Here, some of my Open Medicine colleagues discuss the circumstances that led to the launch of the Journal, and its existence as an example of open access's contribution to academic freedom.
Willinsky J., Murray S., Kendall C., Palepu A. Doing Medical Journals Differently: Open Medicine, Open Access, and Academic Freedom. - Working paper.
Notable, quotable quotes:
1. "Open Medicine was born of an editorial interference incident in the field of medical publishing, a field which is distinguished by its own professional and commercial influences." (You can say that again. DG)
2. "For all of the attention spent on finding the perfect economic model for increasing access to knowledge, it is important not to lose sight of scholarly communication’s other basic principles, beyond dissemination, namely editorial independence, intellectual integrity, and academic freedom." (What models will survive?)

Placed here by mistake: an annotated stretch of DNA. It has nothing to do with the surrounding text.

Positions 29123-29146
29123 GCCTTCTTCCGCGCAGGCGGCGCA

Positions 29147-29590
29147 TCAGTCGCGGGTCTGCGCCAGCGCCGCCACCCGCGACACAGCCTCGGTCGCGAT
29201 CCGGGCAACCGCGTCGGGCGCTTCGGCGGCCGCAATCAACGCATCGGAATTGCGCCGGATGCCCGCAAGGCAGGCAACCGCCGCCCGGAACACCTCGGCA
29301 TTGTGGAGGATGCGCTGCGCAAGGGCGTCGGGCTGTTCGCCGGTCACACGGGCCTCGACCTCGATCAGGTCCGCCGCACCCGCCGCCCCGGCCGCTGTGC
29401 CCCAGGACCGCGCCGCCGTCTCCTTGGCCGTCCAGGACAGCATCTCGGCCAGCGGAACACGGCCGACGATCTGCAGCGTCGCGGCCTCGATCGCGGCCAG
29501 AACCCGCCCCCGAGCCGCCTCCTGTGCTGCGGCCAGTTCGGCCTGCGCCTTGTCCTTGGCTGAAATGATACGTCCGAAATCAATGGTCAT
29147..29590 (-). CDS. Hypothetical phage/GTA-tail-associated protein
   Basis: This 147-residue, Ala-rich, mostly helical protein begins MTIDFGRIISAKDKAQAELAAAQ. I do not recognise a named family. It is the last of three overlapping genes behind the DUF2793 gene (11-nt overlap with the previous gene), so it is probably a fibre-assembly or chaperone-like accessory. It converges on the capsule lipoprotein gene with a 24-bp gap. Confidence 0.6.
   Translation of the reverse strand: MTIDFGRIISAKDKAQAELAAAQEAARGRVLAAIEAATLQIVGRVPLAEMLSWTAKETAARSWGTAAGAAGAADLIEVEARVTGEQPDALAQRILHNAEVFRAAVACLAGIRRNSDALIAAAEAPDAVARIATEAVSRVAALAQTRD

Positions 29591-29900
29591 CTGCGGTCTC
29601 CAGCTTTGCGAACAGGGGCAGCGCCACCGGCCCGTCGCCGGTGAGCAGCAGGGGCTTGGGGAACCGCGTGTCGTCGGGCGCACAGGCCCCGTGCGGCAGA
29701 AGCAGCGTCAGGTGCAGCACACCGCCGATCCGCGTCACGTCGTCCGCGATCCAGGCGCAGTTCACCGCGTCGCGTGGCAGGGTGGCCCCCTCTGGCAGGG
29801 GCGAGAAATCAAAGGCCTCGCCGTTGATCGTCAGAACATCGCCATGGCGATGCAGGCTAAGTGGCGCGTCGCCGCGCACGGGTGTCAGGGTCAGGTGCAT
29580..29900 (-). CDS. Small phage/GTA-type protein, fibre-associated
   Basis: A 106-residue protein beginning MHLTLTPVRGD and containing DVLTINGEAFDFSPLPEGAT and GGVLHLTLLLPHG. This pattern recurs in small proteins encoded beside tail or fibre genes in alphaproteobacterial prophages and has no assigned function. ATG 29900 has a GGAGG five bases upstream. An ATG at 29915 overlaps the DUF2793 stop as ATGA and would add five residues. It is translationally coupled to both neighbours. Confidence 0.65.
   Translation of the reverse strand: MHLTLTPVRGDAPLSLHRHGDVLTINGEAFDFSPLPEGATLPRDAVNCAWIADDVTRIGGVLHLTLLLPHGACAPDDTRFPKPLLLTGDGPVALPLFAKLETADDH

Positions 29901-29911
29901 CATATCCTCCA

3. "The ability to start a new journal that is able to establish its intellectual, as well as financial, independence from forces and traditions that might otherwise compromise that independence remains a critical factor in guaranteeing academic freedom within the global scholarly community."
4. ..."opening science to a larger world has always been a motivating force in scholarly publishing, [but] this openness is not just a matter of journals. Today, it includes initiatives focused on open data, open source biology, open encyclopedias, and a number of different “open science” projects." (Don't forget open search.)
5. "Open Medicine has raised the stakes for open access by demonstrating how this new approach can be used today to reassert editorial independence, intellectual integrity, and academic freedom." (And raised the stakes for librarians, I say.)